Career Profile: Medical Technologists

Nurse Anesthesiologist

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Also Called: Clinical Laboratory Technologist

Job Description:

Medical technologists serve as fully functional lab specialists, performing complex chemical, biological, hematological, immunologic, microscopic and bacteriological tests. Among their myriad duties, technologists may find themselves microscopically examining blood, tissue and other body substances; making cultures of body fluid and tissue samples; analyzing samples for chemical content or a chemical reaction; and determining blood glucose and cholesterol levels. They also type and cross-match blood samples for transfusions.

Medical Technologists have more responsibility than Medical Technicians, a related field, and often supervise these technicians, especially in larger laboratory settings. Technologists also evaluate test results, monitor the accuracy of tests, and develop testing procedures. Depending on the size of the laboratory, technologists may perform many types of tests (if a smaller laboratory), or specialize, which is common in larger labs. Specialists (such as microbiology technologists, clinical chemistry technologists, among others) work within a specific set of tests.

Work Environment:

Hours and working conditions vary for medical technologists, depending on the size and type of their place of employment. For example, technologists working in large hospitals or independent laboratories may work a day, evening, or night shift, as these facilities often operate around the clock. Personnel in smaller facilities may also find themselves working rotating shifts, depending on need. Some technologists are on call some nights and weekends in case of emergencies. Laboratory settings are well lighted and clean. Due to the nature of the work, technologists may spend the bulk of their day on their feet.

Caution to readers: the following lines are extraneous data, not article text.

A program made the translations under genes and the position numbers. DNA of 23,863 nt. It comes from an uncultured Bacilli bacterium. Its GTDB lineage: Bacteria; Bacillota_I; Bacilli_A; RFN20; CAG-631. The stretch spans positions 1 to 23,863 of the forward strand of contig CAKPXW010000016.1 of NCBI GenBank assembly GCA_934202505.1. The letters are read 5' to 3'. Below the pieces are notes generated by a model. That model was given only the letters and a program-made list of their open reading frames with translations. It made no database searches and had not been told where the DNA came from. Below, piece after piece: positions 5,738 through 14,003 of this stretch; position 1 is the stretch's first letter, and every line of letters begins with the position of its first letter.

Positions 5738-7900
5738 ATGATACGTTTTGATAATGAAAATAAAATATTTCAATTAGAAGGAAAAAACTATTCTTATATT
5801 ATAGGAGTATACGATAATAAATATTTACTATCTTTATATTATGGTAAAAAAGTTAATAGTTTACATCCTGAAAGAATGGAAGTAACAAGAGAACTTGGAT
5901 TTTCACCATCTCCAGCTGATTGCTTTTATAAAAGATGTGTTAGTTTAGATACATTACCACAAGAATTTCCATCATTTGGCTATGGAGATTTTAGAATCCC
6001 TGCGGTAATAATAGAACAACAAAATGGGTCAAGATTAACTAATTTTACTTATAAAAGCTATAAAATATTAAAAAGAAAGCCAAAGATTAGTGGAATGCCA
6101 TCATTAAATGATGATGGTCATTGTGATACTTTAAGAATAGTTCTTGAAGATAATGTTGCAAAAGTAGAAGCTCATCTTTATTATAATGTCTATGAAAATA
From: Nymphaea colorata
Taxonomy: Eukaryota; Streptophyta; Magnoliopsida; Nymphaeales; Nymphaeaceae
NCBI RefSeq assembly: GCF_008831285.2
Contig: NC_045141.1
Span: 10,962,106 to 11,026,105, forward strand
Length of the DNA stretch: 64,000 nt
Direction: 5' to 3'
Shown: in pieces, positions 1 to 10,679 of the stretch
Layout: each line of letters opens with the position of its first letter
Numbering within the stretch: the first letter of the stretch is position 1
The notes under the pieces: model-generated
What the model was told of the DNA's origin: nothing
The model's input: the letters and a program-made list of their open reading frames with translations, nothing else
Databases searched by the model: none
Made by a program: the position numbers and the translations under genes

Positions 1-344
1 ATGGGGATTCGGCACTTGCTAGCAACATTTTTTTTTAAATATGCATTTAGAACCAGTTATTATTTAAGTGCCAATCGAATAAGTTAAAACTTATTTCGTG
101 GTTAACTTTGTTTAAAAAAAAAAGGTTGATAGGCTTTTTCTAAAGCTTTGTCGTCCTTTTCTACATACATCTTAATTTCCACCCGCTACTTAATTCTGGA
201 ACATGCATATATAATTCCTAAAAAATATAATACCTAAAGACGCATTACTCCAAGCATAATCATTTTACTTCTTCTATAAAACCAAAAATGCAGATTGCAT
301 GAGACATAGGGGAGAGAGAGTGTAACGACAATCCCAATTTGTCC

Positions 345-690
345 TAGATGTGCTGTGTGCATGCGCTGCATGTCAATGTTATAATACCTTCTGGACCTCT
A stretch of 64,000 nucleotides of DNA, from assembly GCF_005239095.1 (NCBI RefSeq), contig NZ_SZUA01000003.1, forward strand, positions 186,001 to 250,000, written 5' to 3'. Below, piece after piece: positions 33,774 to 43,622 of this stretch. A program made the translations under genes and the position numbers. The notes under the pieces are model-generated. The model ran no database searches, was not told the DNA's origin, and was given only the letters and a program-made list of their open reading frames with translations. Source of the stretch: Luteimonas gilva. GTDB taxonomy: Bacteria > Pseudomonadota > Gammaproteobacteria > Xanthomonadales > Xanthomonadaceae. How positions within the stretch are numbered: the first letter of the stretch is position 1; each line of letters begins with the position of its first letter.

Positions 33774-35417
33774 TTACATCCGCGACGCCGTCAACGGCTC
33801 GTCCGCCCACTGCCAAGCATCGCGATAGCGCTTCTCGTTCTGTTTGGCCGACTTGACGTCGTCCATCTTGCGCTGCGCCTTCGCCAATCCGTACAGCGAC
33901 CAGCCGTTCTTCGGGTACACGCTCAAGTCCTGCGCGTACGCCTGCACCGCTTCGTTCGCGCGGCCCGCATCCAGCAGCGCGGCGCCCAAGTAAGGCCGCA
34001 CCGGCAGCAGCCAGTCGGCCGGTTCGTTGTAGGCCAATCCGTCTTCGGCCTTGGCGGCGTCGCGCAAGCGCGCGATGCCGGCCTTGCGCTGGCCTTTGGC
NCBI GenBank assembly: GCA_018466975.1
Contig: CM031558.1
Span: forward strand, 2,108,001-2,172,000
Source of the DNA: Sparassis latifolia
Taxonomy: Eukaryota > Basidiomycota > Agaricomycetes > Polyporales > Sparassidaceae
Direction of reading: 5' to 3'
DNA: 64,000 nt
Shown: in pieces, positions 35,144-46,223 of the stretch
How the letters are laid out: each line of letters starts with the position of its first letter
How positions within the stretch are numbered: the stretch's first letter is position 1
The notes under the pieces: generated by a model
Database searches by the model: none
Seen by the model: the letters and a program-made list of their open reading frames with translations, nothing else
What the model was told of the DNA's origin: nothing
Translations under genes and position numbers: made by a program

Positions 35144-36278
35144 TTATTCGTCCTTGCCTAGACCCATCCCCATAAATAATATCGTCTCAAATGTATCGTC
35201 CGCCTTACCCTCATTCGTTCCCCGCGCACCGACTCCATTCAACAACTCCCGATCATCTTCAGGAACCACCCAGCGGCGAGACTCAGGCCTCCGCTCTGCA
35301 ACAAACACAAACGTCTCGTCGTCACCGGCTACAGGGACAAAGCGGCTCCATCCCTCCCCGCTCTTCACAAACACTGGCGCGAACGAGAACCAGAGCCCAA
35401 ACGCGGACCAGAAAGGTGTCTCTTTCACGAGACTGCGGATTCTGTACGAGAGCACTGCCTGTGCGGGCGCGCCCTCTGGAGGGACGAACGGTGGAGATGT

Education and Training Requirements:

Generally speaking, medical technologists have a bachelor's degree in medical technology or in one of the life sciences, or some combination of formal training and work experience. Universities and hospitals offer medical technology programs, and include courses in chemistry, biological sciences, microbiology, mathematics, statistics, and specialized laboratory courses.

A medical assistant must learn about clinical procedures, laboratory techniques, and first aid. Additionally, a medical assistant should also have knowledge on insurance processing and accounting. Gaining experience from apprenticeship and internship programs are also highly encouraged.

Salary Range:

Median annual earnings of medical and clinical laboratory technologists were $42,910 in 2002. A representative sample of median salaries among popular places of employment for technologists looks like this:

  • General medical and surgical hospitals: $43,340
  • Medical and diagnostic laboratories: $42,020
  • Offices of physicians: $38,690
Job Outlook:

Excellent. First, the number of job openings is expected to continue to exceed the number of job seekers. Employment of clinical laboratory workers is expected to grow about as fast as the average for all occupations through 2012, as the volume of laboratory tests increases with both population growth and the development of new types of tests. Second, technological advances will make diagnostic tests more powerful and encourage additional testing among the population, leading to more opportunities.

Openings will continue to result from the need to replace workers who transfer to other occupations, retire or stop working for some other reason.

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